When you draft in fantasy football – as I just did this morning for the third time in four days – you usually don’t pick a kicker until the last round. Or when the computer does it for you because your connection is terrible. Not that I’m bitter.
(By the way, the best team name I’ve come up with so far this year is “SarahPalinChronicles,” with the Yahoo smack reading “Trying to protect John McCain, er, Connor and save the future.”; still working on some others to create maximum amusement.)
Anyway, in an act of thumbing my nose at the system, I didn’t take a kicker (instead taking Bengals rookie linebacker Keith Rivers in the final round in an attempt to show off how smart I think I am). But in real life, kickers are vital, and you’d think Maryland might be asking some questions after Obi Egekeze missed three field goals on Saturday.
But coach Ralph Friedgen didn’t seem worried, probably on a couple levels. Egekeze didn’t miss a chip shot (all were more than 40 yards), and he nearly made two of them. Just as importantly, the Terrapins might not have a viable option in reserve; only one other kicker (David May) even came to camp. So why pour it on the guy when he’s probably the best available candidate for the job.
“One was probably going to be a 47-, 48-yard field goal. It was into the wind and I almost decided to go for it,” Friedgen said. “But I think if Obi can get one of those, which I think he has the leg for, it would really help his confidence. He hit it pretty good and it hit the crossbar.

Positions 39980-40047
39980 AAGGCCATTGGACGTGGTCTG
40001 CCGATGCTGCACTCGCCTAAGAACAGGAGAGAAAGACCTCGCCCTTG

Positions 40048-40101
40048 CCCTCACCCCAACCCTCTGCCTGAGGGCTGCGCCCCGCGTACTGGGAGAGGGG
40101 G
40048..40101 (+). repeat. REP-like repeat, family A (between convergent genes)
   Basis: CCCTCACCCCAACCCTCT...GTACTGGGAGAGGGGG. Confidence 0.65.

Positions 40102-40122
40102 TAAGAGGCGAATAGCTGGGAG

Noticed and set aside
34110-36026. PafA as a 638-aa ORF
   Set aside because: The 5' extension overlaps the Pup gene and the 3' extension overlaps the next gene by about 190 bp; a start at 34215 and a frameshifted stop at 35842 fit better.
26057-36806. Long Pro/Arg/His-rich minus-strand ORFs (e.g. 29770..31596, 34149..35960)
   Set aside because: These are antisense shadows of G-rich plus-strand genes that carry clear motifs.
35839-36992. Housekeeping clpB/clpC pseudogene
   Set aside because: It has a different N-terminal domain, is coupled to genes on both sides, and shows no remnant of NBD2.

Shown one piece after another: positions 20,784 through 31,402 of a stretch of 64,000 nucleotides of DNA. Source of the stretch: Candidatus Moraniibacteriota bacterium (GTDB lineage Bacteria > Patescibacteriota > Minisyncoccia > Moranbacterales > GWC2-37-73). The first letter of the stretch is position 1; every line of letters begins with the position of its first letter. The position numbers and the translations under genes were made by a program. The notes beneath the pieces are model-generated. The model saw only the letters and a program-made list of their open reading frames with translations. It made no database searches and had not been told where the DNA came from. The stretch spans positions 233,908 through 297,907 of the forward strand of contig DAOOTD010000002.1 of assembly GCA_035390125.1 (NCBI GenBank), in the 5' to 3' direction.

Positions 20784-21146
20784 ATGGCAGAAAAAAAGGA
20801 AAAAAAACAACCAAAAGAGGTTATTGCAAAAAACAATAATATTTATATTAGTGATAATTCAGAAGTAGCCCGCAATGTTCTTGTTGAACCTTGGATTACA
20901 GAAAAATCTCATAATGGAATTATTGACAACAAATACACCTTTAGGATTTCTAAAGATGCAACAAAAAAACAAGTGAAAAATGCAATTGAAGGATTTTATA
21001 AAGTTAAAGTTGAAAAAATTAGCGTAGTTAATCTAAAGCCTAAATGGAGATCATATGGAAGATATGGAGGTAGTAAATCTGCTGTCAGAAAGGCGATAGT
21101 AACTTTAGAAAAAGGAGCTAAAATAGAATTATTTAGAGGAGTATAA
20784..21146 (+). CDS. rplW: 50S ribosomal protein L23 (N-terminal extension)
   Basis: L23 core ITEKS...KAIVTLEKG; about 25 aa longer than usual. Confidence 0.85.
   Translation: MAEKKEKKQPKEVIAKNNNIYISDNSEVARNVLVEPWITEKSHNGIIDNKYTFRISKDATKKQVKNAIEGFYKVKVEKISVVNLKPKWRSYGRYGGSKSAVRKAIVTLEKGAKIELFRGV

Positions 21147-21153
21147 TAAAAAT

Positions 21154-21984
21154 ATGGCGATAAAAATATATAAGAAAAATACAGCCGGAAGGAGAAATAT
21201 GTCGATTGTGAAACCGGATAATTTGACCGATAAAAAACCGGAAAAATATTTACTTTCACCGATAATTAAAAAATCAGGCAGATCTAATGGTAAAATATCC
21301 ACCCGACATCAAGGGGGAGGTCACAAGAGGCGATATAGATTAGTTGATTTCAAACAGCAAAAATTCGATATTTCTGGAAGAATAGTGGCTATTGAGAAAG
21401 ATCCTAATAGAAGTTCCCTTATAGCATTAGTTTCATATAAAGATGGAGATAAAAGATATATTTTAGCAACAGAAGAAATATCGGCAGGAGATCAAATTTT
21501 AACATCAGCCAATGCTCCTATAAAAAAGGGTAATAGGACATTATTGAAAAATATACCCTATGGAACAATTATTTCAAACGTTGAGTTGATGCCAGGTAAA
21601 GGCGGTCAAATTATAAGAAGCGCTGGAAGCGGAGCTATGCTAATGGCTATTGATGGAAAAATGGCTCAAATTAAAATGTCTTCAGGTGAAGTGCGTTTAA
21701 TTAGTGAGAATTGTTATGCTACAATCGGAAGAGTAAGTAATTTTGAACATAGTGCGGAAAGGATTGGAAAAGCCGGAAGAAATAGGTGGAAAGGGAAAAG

“The second one he didn’t hit well at all. I think he closed his hips and really I think it as a poor kick. The last one I thought he hit pretty good, too, and usually from the right hash he hooks the ball in there. And he had the wind behind him. He just hit the upright. Two of the three, if they’re six inches further or six inches over, they’re good.”
If Egekeze proved anything last year, it’s that he is reliable from inside 40 yards. He made all 36 extra points, and if his shaky day at Rutgers is taken out, he was 15-for-18 overall and 12-for-13 from less than 40 yards.
So maybe Saturday was his one lousy day. But it also gives him four straight misses dating back to the Emerald Bowl. Friedgen, though, has been here before with kickers.
In 2001, Nick Novak missed his first five field goal attempts and needed to fend off Vedad Siljkovic for the job. Novak was 4-for-11 on the season when he kicked the tying and winning field goals at Georgia Tech. He finished that season on a 12-for-14 streak and started for four years en route to becoming the ACC’s career scoring leader.
“I’m not ready to panic there yet,” Friedgen said. “I’m trying to help him get some confidence. I think he has a very strong leg and he gets good height on the ball and gets it off on time. I just relate to Nick Novak. He missed [five] in a row and he ended up being the leading scorer in our school history. I’m just hanging with him and I think good things will happen.”